Kids, Poems by others, Poetry Friday, Public Domain

The Elf and the Dormouse

It’s mushroom season—it must be, because they are growing everywhere. I snapped some fine specimens on my walk the other day. They always remind me of the fun little poem we learned in school—”The Elf and the Dormouse”

Umbrellas galore! (Photo © 2015 by V. Nesdoly)

The Elf and the Dormouse

Under a toadstool crept a wee Elf,
Out of the rain to shelter himself.

Under the toadstool, sound asleep,
Sat a big Dormouse all in a heap.

Trembled the wee Elf, frightened and yet
Fearing to fly away lest he get wet.

To the next shelter—maybe a mile!
Sudden the wee Elf smiled a wee smile.

Tugged till the toadstool toppled in two
Holding it over him, gaily he flew.

Soon he was safe home, dry as could be.
Soon woke the Dormouse—”Good gracious me!

“Where is my toadstool?” loud he lamented
—And that’s how umbrellas first were invented.

by Oliver Herford (1863-1935)


By the way, do you know what a Dormouse is? As I was typing this out, and noticing Spellcheck’s disapproval of “doormouse” I realized a “dormouse” may be more than a poet’s fanciful playing around with words.

According to Wikipedia and other sources that claim to know,  a dormouse is a rodent in the Glirdae family, mostly found in Europe, and known for an ability to sleep i.e. hibernate!  So Mr. Herford got even that detail right!

Poetry Friday LogoThis post is linked to Poetry Friday, hosted today by Tricia at The Miss Rumphius Effect.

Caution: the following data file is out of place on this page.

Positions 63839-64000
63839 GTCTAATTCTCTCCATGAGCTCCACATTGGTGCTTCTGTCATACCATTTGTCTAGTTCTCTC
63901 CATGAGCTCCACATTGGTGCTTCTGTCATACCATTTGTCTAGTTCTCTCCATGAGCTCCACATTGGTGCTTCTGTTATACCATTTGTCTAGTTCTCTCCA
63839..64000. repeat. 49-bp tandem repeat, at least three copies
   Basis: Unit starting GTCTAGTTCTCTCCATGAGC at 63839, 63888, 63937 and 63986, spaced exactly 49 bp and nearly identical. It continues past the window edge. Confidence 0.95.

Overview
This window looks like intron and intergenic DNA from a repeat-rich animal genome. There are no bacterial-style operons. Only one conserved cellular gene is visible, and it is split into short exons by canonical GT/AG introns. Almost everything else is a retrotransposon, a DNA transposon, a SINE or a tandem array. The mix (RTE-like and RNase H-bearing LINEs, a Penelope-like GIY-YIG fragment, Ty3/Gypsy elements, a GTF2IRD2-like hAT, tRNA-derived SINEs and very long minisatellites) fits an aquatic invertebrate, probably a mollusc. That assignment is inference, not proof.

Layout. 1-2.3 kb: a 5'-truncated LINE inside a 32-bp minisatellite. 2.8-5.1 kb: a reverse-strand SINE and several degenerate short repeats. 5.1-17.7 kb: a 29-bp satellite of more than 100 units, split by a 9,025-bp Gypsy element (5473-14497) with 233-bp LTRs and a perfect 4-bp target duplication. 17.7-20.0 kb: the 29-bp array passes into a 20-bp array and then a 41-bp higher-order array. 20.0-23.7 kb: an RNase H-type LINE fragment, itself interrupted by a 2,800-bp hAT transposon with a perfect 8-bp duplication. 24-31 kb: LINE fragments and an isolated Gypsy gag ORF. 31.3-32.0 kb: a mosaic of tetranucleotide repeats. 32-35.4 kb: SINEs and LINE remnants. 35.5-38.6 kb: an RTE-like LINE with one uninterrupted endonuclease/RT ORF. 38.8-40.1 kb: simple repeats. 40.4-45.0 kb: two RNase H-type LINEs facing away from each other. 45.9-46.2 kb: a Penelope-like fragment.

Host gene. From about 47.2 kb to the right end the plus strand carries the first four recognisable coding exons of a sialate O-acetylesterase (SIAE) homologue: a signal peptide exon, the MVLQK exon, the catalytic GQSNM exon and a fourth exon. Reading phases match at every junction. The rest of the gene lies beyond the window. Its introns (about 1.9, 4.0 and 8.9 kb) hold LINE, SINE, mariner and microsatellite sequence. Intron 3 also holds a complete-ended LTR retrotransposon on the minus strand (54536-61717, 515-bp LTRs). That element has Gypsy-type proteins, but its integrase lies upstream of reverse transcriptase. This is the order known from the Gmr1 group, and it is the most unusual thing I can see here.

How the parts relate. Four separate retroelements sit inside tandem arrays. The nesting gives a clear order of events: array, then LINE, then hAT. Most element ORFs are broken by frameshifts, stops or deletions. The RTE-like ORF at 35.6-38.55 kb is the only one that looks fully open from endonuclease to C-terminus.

11 thoughts on “The Elf and the Dormouse”

  1. So glad you shared that childhood poem–new to me and much enjoyed. (I’m needing and appreciating “light” this week!) Thank you, too, for pointing out the nonfiction details that the poet incorporated, true to his author-integrity, whether anyone knew or noticed the truth and commitment to detail. (p.s. I once wrote a story in which the mushrooms played the same natural umbrella role, though I didn’t credit them for the invention:) God bless you! Thanks for the photo collage. Truth is that I love eating mushrooms more than I like looking at them. Really nice extended family album, nonetheless! Thank you!

    Liked by 1 person

  2. My son played a dormouse in a play about Alice in Wonderland and the Wizard of Oz. He had a cockney accent and a sarcastic attitude. I wonder if his character might have been inspired by this poem. Thanks for introducing me to it. I should read it to my son.

    Liked by 1 person

Leave a Reply

Fill in your details below or click an icon to log in: Logo

You are commenting using your account. Log Out /  Change )

Twitter picture

You are commenting using your Twitter account. Log Out /  Change )

Facebook photo

You are commenting using your Facebook account. Log Out /  Change )

Connecting to %s

This site uses Akismet to reduce spam. Learn how your comment data is processed.